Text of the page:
It’s hard to say if a particular partnership has moved things forward more than others, as we all look at it from different angles. In some partnerships we may be looking at the basic science which might move thing forward quite quickly, while with others we’ll be looking at patient care, where small changes could lead to potentially big impacts on patients’ lives over time.
From a personal standpoint, I have had many mentors and great partnerships. From my days in research when I worked with people like Ole Madsen and Allan Karlsen, to people in medical affairs such as Klaus Henning Jensen or Kirstine Brown Frandsen, CVP of Novo Nordisk global Medical Affairs.
A patients’ quality of life
Also talking to senior people out in the field of diabetes has taught me a lot about diabetes therapy and patient’s quality of life, especially people in the NHS such as Dr Partha Kar and other healthcare professionals around the world such as Dr Chantal Mathieu from Belgium. I’ve been very fortunate to learn from many great people.
To defeat diabetes we must focus on the greatest unmet needs of people with diabetes; ensuring people are diagnosed earlier, improve diabetes care and tackle the rise of type 2 diabetes in cities. Source
Looking to the future
Over the next five years, what I’d hope to achieve is to continue to be part of bringing more innovative therapies to patients and really see how we can make an impact on people’s quality of life; because it’s not just about extending life and reducing glucose numbers, it’s about giving patients a better quality of life so that they feel better day-to-day.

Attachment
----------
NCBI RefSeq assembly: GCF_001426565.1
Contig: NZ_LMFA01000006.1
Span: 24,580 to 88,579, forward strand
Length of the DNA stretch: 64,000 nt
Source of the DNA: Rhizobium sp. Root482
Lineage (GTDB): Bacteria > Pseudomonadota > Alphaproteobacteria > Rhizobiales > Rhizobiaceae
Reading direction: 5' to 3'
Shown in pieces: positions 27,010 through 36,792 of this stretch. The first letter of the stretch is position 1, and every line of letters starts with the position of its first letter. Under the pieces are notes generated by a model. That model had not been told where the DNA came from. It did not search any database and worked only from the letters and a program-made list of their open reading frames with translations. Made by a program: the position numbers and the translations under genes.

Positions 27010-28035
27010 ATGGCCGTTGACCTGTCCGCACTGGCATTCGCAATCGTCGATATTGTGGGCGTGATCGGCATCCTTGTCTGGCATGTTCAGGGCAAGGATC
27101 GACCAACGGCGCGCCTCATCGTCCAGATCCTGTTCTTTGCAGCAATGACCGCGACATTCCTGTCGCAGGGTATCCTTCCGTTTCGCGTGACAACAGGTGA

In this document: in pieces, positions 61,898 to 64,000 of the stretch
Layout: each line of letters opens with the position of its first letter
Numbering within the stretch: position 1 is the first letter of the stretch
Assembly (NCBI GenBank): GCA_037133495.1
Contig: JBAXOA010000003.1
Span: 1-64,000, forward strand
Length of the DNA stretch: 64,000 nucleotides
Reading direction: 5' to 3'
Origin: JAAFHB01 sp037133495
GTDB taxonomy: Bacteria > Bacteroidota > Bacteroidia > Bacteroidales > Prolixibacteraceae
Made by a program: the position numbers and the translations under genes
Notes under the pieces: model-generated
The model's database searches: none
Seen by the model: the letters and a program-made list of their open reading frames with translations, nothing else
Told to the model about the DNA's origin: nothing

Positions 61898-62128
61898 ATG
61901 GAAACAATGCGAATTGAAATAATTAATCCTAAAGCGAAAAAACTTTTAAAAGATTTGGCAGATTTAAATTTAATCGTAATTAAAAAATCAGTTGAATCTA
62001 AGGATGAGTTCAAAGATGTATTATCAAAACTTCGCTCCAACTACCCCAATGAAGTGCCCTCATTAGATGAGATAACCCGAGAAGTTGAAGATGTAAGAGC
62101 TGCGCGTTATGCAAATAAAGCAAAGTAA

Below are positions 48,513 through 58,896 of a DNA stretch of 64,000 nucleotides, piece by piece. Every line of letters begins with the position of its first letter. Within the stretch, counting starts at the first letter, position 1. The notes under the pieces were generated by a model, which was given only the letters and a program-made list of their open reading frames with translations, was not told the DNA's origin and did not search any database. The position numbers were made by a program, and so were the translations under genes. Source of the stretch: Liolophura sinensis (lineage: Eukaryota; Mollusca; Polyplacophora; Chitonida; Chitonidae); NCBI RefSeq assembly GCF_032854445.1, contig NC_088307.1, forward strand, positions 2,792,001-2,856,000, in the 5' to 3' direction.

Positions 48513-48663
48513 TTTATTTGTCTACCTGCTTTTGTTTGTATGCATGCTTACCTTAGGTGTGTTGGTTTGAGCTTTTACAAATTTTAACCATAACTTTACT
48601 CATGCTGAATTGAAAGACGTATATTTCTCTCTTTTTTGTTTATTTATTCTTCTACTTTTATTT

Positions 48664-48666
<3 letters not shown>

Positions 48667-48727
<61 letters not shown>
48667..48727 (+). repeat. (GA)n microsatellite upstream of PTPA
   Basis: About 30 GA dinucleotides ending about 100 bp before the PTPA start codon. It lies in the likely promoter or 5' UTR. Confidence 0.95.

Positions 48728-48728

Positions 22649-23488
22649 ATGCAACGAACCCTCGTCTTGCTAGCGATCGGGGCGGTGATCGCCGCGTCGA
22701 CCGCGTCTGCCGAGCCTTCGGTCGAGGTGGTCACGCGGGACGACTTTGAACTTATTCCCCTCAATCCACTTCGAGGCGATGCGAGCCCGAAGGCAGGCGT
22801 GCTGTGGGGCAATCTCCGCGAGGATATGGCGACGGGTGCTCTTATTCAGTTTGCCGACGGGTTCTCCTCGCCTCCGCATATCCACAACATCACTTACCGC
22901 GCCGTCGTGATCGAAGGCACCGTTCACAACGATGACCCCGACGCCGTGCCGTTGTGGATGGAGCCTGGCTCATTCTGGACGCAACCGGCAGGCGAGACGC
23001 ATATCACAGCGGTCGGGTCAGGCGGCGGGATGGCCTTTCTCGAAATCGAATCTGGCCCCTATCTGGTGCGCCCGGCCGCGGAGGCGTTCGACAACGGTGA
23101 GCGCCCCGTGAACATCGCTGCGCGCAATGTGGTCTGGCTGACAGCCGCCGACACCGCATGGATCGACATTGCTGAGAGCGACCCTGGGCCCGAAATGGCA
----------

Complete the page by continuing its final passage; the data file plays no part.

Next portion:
Social media and the impact of Big Data
In my career I want to continue to work with innovative therapies and, to bring other innovative solutions to patients. With big data and social media it’s getting easier to reach people with diabetes and perhaps we can use these as tools to help them achieve a better quality of life and care, so this is something I’d like to work on.
Ultimately, I enjoy leading and inspiring teams in diabetes in order to make a difference and bring innovations to patients, and this is something I want to continue doing.
Rahul Kapur currently works as Head of Medical Affairs, for Novo Nordisk UK and Ireland, joining in 2015. Prior to this, he held other medical roles for Novo Nordisk, based in Copenhagen, more recently as Senior Global Medical Advisor at Novo Nordisk A/S, following his role as a Research Scientist for Novo Nordisk in the department of stem cell biology at the Hagedorn Research Institute.
Dr Kapur has a specific research interest in hypoglycaemia, stem cell biology and beta cell regeneration, for the treatment of type 2 diabetes. He has been the recipient of several awards and scholarships, including an Industrial PhD fellowship from the Danish Agency for Science, Technology and Innovation and has been lead or contributing author to articles on the genetics of type 2 diabetes and beta cell regeneration as well as hypoglycemia clinical research in diabetes. Dr Kapur is a licensed Medical Doctor from the St Johns Medical College in India.